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China needs to enhance vocational education in order to end the oversupply of university graduates and the shortage of technicians, said a senior labor official.
"The education system should suit the demands of the labor market as the economy develops. More resources should be put toward vocational education," Wu Daohuai, director of the department of vocational skills development under the Ministry of Human Resources and Social Security, told China Daily.
A teacher (left) instructs vehicle maintenance and repair students at Licheng No 2 Occupational Middle School in Jinan, East China's Shandong province, in May. Zheng Tao / for China Daily
Wu said the country’s education system has been focused on higher education in recent years, which has led to a fast growth in the number of university graduates.
"Such a move encourages young people to go to college, and so fewer choose to go to vocational schools," he said.
Many Chinese universities emphasize teaching theoretical knowledge rather than useful skills, he said, and a lot of students believe they are entitled to white-collar jobs after graduation and they never consider becoming blue-collar workers.
Labor authorities in Zhengzhou, capital of Central China’s Henan province, released a report in July showing that only 15,000 out of 70,000 university graduates obtained a job even though more than 90,000 positions were available at local job fairs this year.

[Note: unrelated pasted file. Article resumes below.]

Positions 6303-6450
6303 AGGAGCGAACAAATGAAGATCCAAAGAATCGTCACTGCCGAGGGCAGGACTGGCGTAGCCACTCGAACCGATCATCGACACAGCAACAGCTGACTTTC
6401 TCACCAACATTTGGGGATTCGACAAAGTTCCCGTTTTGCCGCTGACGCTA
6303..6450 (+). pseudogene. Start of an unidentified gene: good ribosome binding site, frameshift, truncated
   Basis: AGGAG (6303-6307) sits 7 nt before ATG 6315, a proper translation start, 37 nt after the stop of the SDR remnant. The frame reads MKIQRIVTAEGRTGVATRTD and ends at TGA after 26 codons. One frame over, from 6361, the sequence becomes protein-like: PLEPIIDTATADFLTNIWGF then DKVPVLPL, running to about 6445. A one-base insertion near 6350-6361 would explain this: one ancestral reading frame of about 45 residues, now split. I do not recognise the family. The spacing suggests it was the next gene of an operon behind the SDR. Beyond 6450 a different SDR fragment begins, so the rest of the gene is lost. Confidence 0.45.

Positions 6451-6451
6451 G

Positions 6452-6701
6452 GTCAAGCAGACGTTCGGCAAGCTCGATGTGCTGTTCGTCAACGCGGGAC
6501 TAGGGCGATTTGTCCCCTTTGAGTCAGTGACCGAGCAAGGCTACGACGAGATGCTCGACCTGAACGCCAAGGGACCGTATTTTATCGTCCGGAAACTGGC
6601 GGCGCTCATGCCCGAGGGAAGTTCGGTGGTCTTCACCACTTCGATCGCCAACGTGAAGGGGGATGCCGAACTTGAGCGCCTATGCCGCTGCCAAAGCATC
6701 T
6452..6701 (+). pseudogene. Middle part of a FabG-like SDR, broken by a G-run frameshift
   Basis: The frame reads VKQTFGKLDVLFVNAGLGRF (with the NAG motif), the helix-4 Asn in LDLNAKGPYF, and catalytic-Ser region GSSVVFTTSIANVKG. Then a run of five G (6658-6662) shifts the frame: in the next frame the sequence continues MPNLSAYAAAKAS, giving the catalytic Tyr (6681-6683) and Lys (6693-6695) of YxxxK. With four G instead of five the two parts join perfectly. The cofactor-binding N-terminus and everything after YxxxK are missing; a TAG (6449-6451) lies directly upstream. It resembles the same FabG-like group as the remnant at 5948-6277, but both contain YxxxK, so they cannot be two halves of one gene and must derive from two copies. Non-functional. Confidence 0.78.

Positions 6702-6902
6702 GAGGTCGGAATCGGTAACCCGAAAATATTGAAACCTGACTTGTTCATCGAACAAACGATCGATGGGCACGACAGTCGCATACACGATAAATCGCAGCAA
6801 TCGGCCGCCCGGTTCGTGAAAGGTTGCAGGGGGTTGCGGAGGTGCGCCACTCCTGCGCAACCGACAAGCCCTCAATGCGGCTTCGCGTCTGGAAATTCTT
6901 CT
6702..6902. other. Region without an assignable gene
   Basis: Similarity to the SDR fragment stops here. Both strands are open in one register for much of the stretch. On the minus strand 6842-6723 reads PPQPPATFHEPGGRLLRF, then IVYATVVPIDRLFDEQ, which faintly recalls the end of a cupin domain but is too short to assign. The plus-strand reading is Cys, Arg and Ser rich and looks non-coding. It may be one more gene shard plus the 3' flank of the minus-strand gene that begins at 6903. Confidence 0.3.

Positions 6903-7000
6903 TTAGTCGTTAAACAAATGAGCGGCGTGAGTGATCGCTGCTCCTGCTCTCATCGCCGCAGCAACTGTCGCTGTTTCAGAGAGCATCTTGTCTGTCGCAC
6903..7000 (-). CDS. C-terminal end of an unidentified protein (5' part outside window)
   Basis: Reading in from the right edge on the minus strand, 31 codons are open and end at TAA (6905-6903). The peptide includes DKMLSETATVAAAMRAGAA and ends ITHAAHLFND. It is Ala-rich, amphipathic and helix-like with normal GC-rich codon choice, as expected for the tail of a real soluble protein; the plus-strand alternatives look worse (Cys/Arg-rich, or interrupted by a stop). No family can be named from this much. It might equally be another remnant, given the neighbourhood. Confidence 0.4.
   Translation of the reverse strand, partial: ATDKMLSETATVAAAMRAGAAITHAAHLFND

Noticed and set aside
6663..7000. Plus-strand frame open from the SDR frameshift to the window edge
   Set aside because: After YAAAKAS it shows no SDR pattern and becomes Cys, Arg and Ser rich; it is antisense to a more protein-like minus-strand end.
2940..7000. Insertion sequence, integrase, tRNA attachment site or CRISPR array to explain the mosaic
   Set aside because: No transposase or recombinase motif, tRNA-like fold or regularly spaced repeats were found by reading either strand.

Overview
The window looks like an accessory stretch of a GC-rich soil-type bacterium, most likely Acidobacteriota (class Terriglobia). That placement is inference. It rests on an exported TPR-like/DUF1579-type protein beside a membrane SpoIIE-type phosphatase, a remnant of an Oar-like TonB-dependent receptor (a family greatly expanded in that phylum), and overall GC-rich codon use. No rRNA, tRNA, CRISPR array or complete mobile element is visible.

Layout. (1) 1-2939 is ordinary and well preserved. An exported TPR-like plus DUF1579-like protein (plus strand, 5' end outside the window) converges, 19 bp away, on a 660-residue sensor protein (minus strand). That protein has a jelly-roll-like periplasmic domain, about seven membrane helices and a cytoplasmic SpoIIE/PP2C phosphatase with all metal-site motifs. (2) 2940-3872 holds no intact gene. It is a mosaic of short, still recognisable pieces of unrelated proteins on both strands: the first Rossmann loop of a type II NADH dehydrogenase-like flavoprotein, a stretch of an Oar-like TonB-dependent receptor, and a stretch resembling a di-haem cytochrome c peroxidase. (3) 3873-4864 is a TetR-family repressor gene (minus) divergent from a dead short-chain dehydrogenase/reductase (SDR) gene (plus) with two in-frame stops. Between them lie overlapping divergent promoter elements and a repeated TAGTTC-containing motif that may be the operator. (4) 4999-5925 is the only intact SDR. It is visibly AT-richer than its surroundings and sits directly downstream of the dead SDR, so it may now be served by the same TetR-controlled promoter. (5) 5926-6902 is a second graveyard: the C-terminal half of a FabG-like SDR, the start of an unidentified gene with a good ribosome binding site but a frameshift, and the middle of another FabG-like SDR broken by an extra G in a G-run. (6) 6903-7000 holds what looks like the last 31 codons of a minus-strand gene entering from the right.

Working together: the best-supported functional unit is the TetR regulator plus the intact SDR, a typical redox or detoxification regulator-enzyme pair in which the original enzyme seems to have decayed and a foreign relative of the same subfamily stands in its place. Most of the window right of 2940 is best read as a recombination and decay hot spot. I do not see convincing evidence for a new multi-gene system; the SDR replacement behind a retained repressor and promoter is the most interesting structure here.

Many graduates prefer to take low-income white-collar jobs rather than high-income blue-collar work, the report showed.
The employment outlook for university graduates is tougher now because 200,000 more graduates are expected to leave school this year.
Wu said the current system has led to a huge waste of labor resources.
"We should make becoming a technician more attractive to youths, with more favorable policies and incentives to encourage young people to learn skills and do technical work," he said.
The government will allocate more funding to support the development of vocational schools, he said.
According to the Ministry of Education, the country aims to set up a modern vocational education system by 2015. About 22 million people received vocational education last year, official figures showed.
Some young people have already started to seriously think about which direction their futures lie.
Zhou Hao, 22, studied life sciences at Peking University in 2008 but transferred to Beijing Industrial Technician College in 2010.
"I disliked the major in the university, and the ideal job in my mind is one where I can make real products with my hands," he said.
Zhou is interested in computer-based mechanical operation, and students in his college can usually find good jobs after graduation.
"My parents opposed my quitting the university, but I finally convinced them because I believe someone — no matter if he takes vocational or university studies — should not take a real white-collar job right after graduation," he said. "All people would start work from the grassroots."
Xia Mo, 22, who also studies at Beijing Industrial Technician College, said his school signs contracts with many enterprises so students do not need to worry about jobs.
"Many graduates go to work in companies such as Siemens and Cummins as technicians with starting salaries from 3,000 to 5,000 yuan ($470 to $790) a month," he said.
"Many of my schoolmates in middle schools who went to universities and graduated this year even envy me because it is not easy right now for someone with only a bachelor’s degree to find a job."
The average monthly starting salary of Chinese university students who graduated in 2011 was 2,700 yuan, and nearly 70 percent of them earned a starting salary less than 2,000 yuan, according to a recent report by Tsinghua University.